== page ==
No matter how adamant they were about justification by faith, the New Testament writers were just as adamant about obedience and a righteous life. "Little children," wrote John, "let no man deceive you: he that doeth righteousness is righteous, even as he is righteous" (1 John 3:7). "And they that are Christ's have crucified the flesh with the affections and lusts. If we live in the Spirit, let us also walk in the Spirit" (Gal. 5:24, 25). "Do we then make void the law through faith? God forbid: yea, we establish the law" (Rom. 3:31).

Those under the delusion that righteousness by faith doesn't require strict obedience to God's commands will one day find themselves crushed by these words: "I never knew you: depart from me, ye that work iniquity [lawlessness]" (Matt. 7:23).

Christ, our substitute in the judgment, doesn't negate a judgment by works, either. On the contrary, works show that we have a saving faith. "Even so faith, if it hath not works, is dead, being alone. Yea, a man may say, Thou hast faith, and I have works: shew me thy faith without thy works, and I will shew thee my faith by my works" (James 2:17, 18).

Travis observes correctly: "Paul's focus on relationship to Christ is not in conflict with his affirmation of judgment according to works. For he understands people's deeds as evidence of their character, showing whether their relationship to God is fundamentally one of faith or of unbelief. ... At the final judgment, the evidence of their deeds will confirm the reality of this relationship."6

Assurance and judgment

How unfortunate that for more than a century the investigative judgment has been twisted and even used as a disciplinary tool! As a result, instead of teaching the pre-Advent judgment as the climactic application of Calvary in our behalf, many Adventists have put the judgment in tension with, and even in opposition to, the cross. When salvation should have been rooted in what Christ has done for us, the investigative judgment has been so taught that we have focused attention upon ourselves and how well we perform, a hopeless prospect for even the holiest and most sanctified Seventh-day Adventist Christian.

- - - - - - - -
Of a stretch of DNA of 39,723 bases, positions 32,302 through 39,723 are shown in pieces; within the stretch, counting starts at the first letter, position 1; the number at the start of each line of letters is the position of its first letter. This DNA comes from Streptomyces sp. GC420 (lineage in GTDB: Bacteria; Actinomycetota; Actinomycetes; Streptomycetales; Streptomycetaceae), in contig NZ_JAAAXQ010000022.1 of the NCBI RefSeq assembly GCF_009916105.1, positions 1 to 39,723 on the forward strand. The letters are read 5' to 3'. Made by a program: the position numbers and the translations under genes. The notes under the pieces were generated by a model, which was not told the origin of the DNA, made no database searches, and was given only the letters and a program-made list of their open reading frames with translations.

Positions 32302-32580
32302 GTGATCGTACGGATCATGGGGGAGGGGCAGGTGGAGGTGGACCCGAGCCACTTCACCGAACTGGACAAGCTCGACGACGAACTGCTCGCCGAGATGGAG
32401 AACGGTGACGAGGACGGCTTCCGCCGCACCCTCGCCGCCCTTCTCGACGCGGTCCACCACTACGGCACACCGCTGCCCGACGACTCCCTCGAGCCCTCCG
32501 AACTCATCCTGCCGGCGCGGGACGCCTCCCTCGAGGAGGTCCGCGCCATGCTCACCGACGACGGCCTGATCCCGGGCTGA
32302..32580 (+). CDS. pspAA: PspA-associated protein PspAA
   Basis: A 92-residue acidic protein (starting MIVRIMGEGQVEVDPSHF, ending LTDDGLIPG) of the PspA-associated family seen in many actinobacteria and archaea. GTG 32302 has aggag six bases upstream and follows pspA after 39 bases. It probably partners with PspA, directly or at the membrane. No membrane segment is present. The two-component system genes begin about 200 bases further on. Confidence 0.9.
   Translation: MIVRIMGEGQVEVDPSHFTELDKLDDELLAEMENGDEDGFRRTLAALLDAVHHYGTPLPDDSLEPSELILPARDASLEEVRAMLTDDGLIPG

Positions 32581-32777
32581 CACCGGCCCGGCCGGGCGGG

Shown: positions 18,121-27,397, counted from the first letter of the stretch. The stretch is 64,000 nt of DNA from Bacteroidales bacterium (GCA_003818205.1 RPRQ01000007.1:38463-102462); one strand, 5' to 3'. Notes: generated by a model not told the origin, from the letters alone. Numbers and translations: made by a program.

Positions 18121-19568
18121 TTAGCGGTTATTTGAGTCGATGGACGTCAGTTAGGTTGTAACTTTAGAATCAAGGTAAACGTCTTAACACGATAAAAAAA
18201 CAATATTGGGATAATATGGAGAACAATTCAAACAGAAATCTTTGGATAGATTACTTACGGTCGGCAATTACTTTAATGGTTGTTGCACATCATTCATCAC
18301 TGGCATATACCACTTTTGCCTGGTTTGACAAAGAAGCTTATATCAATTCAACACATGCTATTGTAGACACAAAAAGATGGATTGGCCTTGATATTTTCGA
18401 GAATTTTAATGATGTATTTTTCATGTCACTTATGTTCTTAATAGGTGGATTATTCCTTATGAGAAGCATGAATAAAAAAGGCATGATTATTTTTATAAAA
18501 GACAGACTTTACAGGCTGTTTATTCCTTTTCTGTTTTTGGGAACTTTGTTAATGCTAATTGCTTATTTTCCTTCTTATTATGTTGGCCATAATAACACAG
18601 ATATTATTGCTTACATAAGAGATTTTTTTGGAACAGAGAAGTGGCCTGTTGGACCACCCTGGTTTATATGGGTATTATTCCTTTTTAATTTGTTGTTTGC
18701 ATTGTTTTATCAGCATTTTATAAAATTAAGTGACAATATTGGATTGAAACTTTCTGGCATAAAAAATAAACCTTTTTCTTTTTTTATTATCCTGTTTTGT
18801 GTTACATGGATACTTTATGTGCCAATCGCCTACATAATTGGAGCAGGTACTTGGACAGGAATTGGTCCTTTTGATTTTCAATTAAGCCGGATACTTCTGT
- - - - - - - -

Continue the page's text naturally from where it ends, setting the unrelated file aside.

No wonder so many Adventists don't have assurance of salvation. Far from negating the gospel, however, the pre-Advent judgment when taught in relationship to the cross affirms that our salvation comes only from faith in what Christ has done for us, and nothing else. Too bad many Adventists have missed this crucial aspect of the plan of salvation.

1. Seventh-day Adventists Believe ... A Biblical Exposition of 27 Fundamental Doctrines (Silver Spring. Md.: Ministerial Association, General Conference of Seventh-day Adventists, 1988), p. 106.

2. Norman Gulley, "Daniel's Pre-Advent Judgment in its Biblical Context," Journal of the Adventist Theological Society, Autumn 1991, p. 59.

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3. Ellen G. White, The Great Controversy (Mountain View, Calif: Pacific Press Pub. Assn., 1911), p. 429. (Italics supplied.)

4. Ibid., p. 484.

5. Ibid., p. 486.

6. S. H. Travis, "Judgment," in Gerald Hawthorne and Ralph Martin, eds., Dictionary of Paul and His Letters (Downers Grove, 111.: Intervarsity Press, 1993), p. 517.

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Clifford Goldstein is the editor of the Adult Bible Study Guide. He has authored 17 books.

 

 

 

February 1996